Emily talked about going to an audition for a rickety-rackety regional production of Grease around eight years ago. Sadly, no callback. That same day there were also auditions for the Broadway revival of Grease. She thought that if she couldn't even get a callback for a regional production, there was no point in auditioning for Broadway. Cut to: She wound up auditioning and got cast! Brava on not giving up! She was cast as the swing, which means understudying numerous female ensemble roles (and she covered some leads as well). When she was learning the show in rehearsal, she went into a slight panic. She was sitting in the balcony next to Matthew Hydzik, the male swing (who later wound up in Side Show!), watching rehearsals and taking notes. She suddenly felt overwhelmed by the responsibility they had; learning all those dance moves, harmonies, entrances, etc. for so many people. She wanted some words of support and wisdom to calm herself and asked Matthew about Kathleen Marshall and the rest of the creative staff. "Matthew," she asked, panicked, "How do they know we're capable of doing this job?" He answered, "They don't." Ah! So true! Emily manically started taking more notes.
Erin remembered her audition for Grey Gardens. She went in to understudy Little Edie and it went great. The creative team talked about what she'd need to do when she came back "next time." She left knowing she'd be getting a call back one day. Well, the next day, she was at her day job and checked her voice mail at around noon. They were many, many messages. After listening, she found out her callback had been that morning and she missed it! Her agent never told her! And they weren't having any more callbacks! The delicious news is, a few weeks later, there were more callbacks, and instead of being cast in the understudy position, she got the actual role! Here she is singing "Two Peas In A Pod" with Christine Ebersole.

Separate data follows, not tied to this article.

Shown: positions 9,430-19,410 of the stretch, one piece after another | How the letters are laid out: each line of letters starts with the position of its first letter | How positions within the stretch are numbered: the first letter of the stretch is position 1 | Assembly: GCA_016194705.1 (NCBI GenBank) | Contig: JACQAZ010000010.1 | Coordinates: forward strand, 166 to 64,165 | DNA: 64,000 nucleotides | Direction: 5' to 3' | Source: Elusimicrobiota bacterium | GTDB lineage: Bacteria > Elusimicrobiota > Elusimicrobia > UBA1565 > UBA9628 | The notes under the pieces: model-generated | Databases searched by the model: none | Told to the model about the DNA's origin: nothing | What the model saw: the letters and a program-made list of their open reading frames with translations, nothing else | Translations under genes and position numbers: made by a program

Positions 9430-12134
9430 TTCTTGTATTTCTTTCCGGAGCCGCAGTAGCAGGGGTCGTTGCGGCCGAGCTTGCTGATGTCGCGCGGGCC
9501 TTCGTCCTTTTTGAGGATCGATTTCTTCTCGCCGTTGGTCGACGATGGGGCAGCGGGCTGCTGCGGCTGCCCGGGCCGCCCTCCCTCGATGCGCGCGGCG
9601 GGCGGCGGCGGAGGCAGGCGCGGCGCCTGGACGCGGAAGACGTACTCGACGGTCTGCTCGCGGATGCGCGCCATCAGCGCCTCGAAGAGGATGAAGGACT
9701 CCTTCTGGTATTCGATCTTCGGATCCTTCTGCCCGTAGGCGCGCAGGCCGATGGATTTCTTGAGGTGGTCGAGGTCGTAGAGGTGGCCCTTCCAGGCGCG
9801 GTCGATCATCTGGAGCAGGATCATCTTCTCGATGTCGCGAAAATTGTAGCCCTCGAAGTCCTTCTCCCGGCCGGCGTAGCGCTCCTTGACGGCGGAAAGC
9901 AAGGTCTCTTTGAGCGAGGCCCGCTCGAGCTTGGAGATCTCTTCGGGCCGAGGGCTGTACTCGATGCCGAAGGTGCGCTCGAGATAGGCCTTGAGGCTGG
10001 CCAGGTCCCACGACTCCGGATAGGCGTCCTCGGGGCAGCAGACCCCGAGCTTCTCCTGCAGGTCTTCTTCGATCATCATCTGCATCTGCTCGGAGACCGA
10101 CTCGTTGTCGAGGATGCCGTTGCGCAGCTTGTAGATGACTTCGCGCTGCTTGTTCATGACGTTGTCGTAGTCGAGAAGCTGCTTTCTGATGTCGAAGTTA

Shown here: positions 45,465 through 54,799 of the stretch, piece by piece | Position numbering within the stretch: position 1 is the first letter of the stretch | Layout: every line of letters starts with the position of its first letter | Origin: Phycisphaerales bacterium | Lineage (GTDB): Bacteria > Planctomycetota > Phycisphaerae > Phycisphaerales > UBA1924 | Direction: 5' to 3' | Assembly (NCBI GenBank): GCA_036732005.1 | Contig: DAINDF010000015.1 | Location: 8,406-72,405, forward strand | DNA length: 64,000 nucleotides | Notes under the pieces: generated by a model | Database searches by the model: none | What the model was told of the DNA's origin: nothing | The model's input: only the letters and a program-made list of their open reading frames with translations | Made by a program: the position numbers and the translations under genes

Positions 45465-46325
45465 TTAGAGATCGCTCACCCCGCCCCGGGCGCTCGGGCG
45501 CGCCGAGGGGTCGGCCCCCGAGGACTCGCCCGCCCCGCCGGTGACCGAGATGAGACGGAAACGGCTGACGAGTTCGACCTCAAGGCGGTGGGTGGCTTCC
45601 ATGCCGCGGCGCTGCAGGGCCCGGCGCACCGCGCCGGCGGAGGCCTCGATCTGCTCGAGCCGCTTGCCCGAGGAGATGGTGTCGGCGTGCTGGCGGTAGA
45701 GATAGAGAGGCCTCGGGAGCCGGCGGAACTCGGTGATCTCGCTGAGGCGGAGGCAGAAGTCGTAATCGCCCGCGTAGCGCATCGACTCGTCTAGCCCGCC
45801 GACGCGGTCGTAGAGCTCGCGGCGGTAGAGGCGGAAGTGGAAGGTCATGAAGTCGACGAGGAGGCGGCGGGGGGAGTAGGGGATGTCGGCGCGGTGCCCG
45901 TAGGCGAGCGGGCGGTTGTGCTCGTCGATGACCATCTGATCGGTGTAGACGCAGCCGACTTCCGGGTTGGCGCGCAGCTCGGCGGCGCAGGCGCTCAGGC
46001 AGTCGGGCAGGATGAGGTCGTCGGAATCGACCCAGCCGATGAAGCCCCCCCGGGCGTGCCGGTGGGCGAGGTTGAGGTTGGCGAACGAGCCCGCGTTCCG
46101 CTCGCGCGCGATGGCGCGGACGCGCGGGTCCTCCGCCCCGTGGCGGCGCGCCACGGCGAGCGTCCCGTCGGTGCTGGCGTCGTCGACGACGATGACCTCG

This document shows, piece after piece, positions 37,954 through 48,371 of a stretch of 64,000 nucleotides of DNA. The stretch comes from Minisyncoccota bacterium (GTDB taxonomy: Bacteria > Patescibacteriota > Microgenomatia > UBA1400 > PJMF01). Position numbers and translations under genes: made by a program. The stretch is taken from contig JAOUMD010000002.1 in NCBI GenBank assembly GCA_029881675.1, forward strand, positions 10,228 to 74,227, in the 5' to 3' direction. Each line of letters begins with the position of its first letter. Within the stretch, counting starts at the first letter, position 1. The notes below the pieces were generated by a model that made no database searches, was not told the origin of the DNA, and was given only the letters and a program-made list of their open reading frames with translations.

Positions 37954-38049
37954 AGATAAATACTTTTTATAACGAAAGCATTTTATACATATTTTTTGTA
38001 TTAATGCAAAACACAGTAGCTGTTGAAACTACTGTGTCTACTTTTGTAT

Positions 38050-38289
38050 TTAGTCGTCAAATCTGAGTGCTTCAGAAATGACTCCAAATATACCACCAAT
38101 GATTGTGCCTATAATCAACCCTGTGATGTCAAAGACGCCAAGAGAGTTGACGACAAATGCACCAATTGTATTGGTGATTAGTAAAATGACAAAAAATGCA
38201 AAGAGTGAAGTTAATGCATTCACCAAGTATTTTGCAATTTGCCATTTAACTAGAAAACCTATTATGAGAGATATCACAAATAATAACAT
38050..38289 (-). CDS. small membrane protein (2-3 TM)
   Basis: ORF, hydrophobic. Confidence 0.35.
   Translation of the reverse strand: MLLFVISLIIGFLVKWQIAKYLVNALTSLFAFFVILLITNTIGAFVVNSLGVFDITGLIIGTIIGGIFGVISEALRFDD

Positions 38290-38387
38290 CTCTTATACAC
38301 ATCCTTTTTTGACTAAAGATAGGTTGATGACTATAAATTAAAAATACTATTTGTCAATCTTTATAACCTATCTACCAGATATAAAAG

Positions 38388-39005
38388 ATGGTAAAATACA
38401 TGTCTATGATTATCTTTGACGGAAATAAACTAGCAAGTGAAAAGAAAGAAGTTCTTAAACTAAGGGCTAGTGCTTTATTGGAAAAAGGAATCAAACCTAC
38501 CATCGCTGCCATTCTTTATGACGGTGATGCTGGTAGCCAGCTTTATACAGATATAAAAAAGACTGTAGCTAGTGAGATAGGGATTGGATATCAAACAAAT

Hmmm... the song "Two Peas In A Pod" sounds like one of the vaudeville songs the Hilton Sisters would sing in Side Show. Speaking of which, Erin was cast as Violet first and wound up singing a duet with all the women auditioning for Daisy. She remembers loving Emily's audition because instead of belting her face off, Emily blended. Emily's memory is that she was so terrified she was too scared to sing out. I guess fear equals blending! Here they are on "The Today Show" sounding great!
(Seth Rudetsky is the afternoon Broadway host on SiriusXM. He has played piano for over 15 Broadway shows, was Grammy-nominated for his concert CD of Hair and Emmy-nominated for being a comedy writer on "The Rosie O'Donnell Show." He has written two novels, "Broadway Nights" and "My Awesome/Awful Popularity Plan," which are also available at Audible.com. He recently launched SethTV.com, where you can contact him and view all of his videos and his sassy new reality show.)